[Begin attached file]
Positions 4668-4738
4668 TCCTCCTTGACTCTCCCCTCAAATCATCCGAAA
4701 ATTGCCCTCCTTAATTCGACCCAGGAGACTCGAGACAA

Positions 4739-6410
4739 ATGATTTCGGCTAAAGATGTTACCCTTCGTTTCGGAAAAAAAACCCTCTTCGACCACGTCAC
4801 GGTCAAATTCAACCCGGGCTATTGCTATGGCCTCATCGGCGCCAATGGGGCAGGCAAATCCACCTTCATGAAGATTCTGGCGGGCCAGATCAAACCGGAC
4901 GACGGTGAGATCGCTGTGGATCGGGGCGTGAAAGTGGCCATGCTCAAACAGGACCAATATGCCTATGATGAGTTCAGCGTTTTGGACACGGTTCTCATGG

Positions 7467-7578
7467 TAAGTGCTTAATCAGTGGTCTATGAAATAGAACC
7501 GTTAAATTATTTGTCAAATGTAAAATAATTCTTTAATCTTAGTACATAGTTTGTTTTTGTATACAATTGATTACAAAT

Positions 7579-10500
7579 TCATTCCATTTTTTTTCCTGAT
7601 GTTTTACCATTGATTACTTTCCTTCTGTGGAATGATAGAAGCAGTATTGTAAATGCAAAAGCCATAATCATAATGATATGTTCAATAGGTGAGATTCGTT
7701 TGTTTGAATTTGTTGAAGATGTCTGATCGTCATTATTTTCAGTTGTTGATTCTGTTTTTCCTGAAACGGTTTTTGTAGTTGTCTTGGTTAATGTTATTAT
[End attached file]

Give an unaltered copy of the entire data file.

Positions 4668-4738
4668 TCCTCCTTGACTCTCCCCTCAAATCATCCGAAA
4701 ATTGCCCTCCTTAATTCGACCCAGGAGACTCGAGACAA

Positions 4739-6410
4739 ATGATTTCGGCTAAAGATGTTACCCTTCGTTTCGGAAAAAAAACCCTCTTCGACCACGTCAC
4801 GGTCAAATTCAACCCGGGCTATTGCTATGGCCTCATCGGCGCCAATGGGGCAGGCAAATCCACCTTCATGAAGATTCTGGCGGGCCAGATCAAACCGGAC
4901 GACGGTGAGATCGCTGTGGATCGGGGCGTGAAAGTGGCCATGCTCAAACAGGACCAATATGCCTATGATGAGTTCAGCGTTTTGGACACGGTTCTCATGG

Positions 7467-7578
7467 TAAGTGCTTAATCAGTGGTCTATGAAATAGAACC
7501 GTTAAATTATTTGTCAAATGTAAAATAATTCTTTAATCTTAGTACATAGTTTGTTTTTGTATACAATTGATTACAAAT

Positions 7579-10500
7579 TCATTCCATTTTTTTTCCTGAT
7601 GTTTTACCATTGATTACTTTCCTTCTGTGGAATGATAGAAGCAGTATTGTAAATGCAAAAGCCATAATCATAATGATATGTTCAATAGGTGAGATTCGTT
7701 TGTTTGAATTTGTTGAAGATGTCTGATCGTCATTATTTTCAGTTGTTGATTCTGTTTTTCCTGAAACGGTTTTTGTAGTTGTCTTGGTTAATGTTATTAT